Although Maid of the Seas was loaded from empty at Heathrow, a press release issued on 30th December 1988 announced that the bomb had almost certainly not been introduced there, apparently because the location of the explosion had been traced to the baggage container holding the Frankfurt luggage. However, that container already held a number of suitcases before the Frankfurt items were added, and had been unattended in Terminal 3 for some time during the afternoon.
Baggage-handler JohnBedford was interviewed on 3rd January 1989, and told a strange story. He had left the container with a few suitcases already inside while he took a tea break. When he returned (this was still an hour before the feeder flight landed), he noticed two more cases had been added. He described the left-hand one, which was only a few inches from the position of the explosion, as 'a maroony-brown hardshell, the kind Samsonite make'. It was not until several weeks later that forensic analysis identified the bomb suitcase as a Samsonite hardshell in 'antique copper', variously described by investigators as brown, bronze, maroon and even burgundy. It was known that security at Heathrow was very lax, with many airside passes unaccounted-for. However, there is no evidence the police seriously investigated the possibility that the suitcase Bedford saw was the bomb-bag.
Reasons why this suitcase was not the bomb varied during the inquiry.
Originally (at the 1991 fatal accident inquiry) it was assumed absolutely that the case could not have been moved at all, thus as the explosion had occurred a few inches outside its last recorded position, it was innocent. Later (at Camp Zeist) this was reversed, and a suitcase from Frankfurt was placed in the position the Bedford case had originally occupied. One might think this obviously allowed for the possibility, even probability, that the Bedford case, replaced on top of this Frankfurt item, was indeed the bomb. Especially as no innocent suitcase recovered on the ground was ever matched to the one Bedford described. Nevertheless the prosecution insisted that the tenuous trail of the Frankfurt baggage printout was the one to follow, rather than the only brown Samsonite suitcase actually seen by any witness.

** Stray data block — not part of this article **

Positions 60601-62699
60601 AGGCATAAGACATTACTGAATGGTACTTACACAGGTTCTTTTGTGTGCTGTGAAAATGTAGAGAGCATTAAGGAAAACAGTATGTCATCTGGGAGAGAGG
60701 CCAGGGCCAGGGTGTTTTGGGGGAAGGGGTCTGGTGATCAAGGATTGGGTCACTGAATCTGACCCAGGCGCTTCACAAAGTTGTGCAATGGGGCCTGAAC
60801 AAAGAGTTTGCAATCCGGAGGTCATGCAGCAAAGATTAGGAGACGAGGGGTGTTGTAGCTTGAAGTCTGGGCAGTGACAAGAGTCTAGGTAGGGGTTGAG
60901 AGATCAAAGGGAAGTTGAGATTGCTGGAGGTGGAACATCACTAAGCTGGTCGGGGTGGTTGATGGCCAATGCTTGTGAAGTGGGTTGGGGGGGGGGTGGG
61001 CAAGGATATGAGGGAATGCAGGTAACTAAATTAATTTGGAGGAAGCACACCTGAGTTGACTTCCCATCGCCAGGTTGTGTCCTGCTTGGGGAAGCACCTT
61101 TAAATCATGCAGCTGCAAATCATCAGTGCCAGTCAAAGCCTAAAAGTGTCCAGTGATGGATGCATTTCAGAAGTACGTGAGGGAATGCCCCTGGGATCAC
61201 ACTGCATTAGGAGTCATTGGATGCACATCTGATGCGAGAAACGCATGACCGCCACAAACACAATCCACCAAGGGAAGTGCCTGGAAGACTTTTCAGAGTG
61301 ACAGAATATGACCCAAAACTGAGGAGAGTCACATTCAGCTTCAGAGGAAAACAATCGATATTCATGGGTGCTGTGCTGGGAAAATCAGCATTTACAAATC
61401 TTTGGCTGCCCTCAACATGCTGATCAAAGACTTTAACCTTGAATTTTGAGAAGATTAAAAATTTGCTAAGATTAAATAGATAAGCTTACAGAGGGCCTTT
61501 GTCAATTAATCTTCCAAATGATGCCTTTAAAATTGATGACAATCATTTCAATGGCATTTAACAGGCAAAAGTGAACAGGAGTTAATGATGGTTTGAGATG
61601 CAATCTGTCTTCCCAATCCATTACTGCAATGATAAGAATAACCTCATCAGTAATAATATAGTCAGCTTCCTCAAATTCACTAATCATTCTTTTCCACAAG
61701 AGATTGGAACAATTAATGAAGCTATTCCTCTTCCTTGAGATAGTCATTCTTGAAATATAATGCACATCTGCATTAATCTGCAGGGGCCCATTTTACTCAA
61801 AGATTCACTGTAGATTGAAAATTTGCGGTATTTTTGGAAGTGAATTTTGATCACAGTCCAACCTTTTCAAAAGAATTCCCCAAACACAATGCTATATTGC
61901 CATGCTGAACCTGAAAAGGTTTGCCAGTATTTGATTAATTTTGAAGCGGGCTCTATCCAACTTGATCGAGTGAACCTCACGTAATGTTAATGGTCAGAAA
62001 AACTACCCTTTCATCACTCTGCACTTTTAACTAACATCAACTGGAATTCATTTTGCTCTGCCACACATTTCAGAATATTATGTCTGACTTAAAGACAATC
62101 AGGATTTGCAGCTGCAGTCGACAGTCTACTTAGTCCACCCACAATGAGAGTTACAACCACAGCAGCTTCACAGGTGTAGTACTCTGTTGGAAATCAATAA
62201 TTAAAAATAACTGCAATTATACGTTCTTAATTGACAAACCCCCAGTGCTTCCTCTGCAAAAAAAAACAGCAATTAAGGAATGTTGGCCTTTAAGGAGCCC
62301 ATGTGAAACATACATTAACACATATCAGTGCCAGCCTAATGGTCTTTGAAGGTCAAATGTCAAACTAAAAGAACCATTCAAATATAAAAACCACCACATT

It was only after Megrahi had been convicted that another witness came forward to testify that there had been a break-in into that very area of the Heathrow airside, the night before the disaster. This had been reported at the time, but not acted on. Clearly, this could have been the way the suitcase was taken airside, to allow the terrorist to enter the next day, apparently empty-handed. It was not until 2007 that it was realised that one witness whose evidence had been crucial both at the FAI and the civil actions against Pan Am in the USA in the early 1990s had not been called at Camp Zeist. DC Derek Henderson had conducted reconciliations on the baggage carried by passengers on PA103, and concluded that none of them had checked in a brown-ish Samsonite. This was considered crucial in proving that the bomb had not been planted in a passenger's luggage. However, it also proved that the suitcase Bedford saw was not legitimate passenger baggage. Lacking his evidence, the Zeist judges were able to decide that Bedford's case belonged to a passenger, and had simply vanished over Lockerbie.